- Amateur photographers who show light for decades
- Scientists only discovered it last year
- Confirmed STEVE was no aurora, perhaps a "whole new heavenly phenomenon"
A spectacular beam of light that burns through the air in an arc of 3000 ° C, which became famous around April last year, could be a completely new celestial phenomenon.
The light show had been recorded by amateur photographers for decades.
In the Facebook era they called the thin ribbons of purple and white light "STEVE", to the urban hedge that got the same name from forest animals in the movie "Over the Hedge".
More specifically, a group called the Alberta Aurora Chasers had occasionally noticed the bright, thin streams of white and purple light running from east to west in the Canadian night sky.
The difference between STEVE and an ordinary aurora was that STEVE was visible only a few times a year and closer to the equator than the aurora, which can be seen at any time of the year if all the right conditions are met in the ionosphere of the Earth. .
University of Calgary professor Eric Donovan hosted a lecture for the group when he saw a photo of STEVE taken by one member.
He kept in touch with the group, waiting for a moment when a STEVE observation coincided with the viaduct of one of the three satellites of the European Space Agency.
Donovan said that only twenty years ago in North America there was only one sky imager that could be coordinated with observations.
"At that time we would be lucky if we had a one-night photo of the aurora from the ground that coincides with an observation of a satellite," he said.
Nowadays there are more than 100 of these chances at night and when a Swarm satellite was in the right place at the right time, STEVE was registered as responsible for the temperature of 300 km above the earth with 3000 ° C jump .
"The data showed that a ribbon of 25 km wide gas flows to the west at about 6 km / s compared to a speed of about 10 m / sec on each side of the ribbon," said Donovan.
STEVE became a celebrity and hundreds of images are now focused on it. Most of them call it an "aurora" or a "new type of aurora".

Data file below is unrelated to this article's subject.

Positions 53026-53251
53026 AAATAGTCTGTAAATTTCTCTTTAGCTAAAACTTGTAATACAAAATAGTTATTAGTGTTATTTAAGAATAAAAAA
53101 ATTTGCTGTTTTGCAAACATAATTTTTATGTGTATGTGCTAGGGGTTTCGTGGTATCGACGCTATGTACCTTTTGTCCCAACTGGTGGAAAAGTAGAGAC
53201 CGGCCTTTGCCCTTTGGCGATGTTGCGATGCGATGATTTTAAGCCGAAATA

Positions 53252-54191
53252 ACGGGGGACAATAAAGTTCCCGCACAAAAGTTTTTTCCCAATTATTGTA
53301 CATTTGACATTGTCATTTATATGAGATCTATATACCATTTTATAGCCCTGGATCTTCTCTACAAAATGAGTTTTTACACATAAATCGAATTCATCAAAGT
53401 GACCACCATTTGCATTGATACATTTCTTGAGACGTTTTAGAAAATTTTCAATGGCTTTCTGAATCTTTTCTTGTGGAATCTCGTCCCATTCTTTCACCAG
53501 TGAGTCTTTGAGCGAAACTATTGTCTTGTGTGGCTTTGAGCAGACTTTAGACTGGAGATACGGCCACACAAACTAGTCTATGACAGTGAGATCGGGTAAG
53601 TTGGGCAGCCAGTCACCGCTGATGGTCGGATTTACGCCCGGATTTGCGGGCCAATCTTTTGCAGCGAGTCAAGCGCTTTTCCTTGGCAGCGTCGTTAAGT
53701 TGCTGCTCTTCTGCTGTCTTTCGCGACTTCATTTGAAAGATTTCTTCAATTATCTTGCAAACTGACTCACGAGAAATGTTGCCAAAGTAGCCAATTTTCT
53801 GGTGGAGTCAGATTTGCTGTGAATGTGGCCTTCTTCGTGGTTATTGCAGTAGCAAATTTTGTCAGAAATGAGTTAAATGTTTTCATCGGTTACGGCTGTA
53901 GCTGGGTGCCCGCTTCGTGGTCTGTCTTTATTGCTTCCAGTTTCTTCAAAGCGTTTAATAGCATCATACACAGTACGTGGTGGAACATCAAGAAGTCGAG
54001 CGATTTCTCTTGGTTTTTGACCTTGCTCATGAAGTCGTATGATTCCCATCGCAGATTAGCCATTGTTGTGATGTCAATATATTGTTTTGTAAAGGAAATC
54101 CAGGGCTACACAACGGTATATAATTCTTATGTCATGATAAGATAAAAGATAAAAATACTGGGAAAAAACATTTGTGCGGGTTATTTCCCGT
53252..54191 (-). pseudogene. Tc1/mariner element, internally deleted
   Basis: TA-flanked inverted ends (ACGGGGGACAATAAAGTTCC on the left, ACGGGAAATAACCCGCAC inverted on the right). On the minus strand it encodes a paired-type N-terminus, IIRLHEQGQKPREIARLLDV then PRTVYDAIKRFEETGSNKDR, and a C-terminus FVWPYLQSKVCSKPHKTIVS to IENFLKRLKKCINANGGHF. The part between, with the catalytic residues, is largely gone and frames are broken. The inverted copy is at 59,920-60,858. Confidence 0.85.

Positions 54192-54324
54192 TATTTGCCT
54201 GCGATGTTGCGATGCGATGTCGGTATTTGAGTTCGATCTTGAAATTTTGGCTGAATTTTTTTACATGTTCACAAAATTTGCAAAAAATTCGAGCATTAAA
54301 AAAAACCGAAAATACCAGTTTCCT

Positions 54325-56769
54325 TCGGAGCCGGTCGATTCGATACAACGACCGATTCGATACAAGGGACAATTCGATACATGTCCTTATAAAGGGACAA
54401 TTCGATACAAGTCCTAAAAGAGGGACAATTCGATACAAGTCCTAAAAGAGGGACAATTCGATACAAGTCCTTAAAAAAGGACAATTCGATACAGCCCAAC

But when it was originally famous, the Aurora Australis Tasmania group, which has been cutting the phenomenon for years, said it preferred to call STEVE a "proton arch".
It usually appeared in a solar storm view, "when the event diminishes," said Margaret Sonnemann, author of The Aurora Chaser's manual.
The scientists came to the case. In March of this year, a team found a stream of rapidly moving ions and super hot electrons running through the ionosphere exactly where STEVE was observed.
The researchers suspected that these particles were in some way connected to STEVE, but were not sure if they were responsible for their production.
A follow-up study coordinates ground-based STEVE images with data from NOAA's Polar Orbiting Environmental Satellite 17, which can measure charged particles that precipitate in the ionosphere – the process that causes aurora to appear.
And the POES-17 satellite did not detect charged particles that rained to the ionosphere during the STEVE event.
STEVE is absolutely no aurora. Nobody knows what STEVE is.
"So at the moment we know very little about it, and that's nice, because this has been known to photographers for decades," says Bea Gallardo-Lacourt, a space physicist at the University of Calgary in Canada and lead author of the new study .
"But for the scientists it is completely unknown."
The results of the study suggest that STEVE is a completely new phenomenon. For the time being, scientists just call it "skyglow".
Here is a video from NASA that shows how STEVE is formed:
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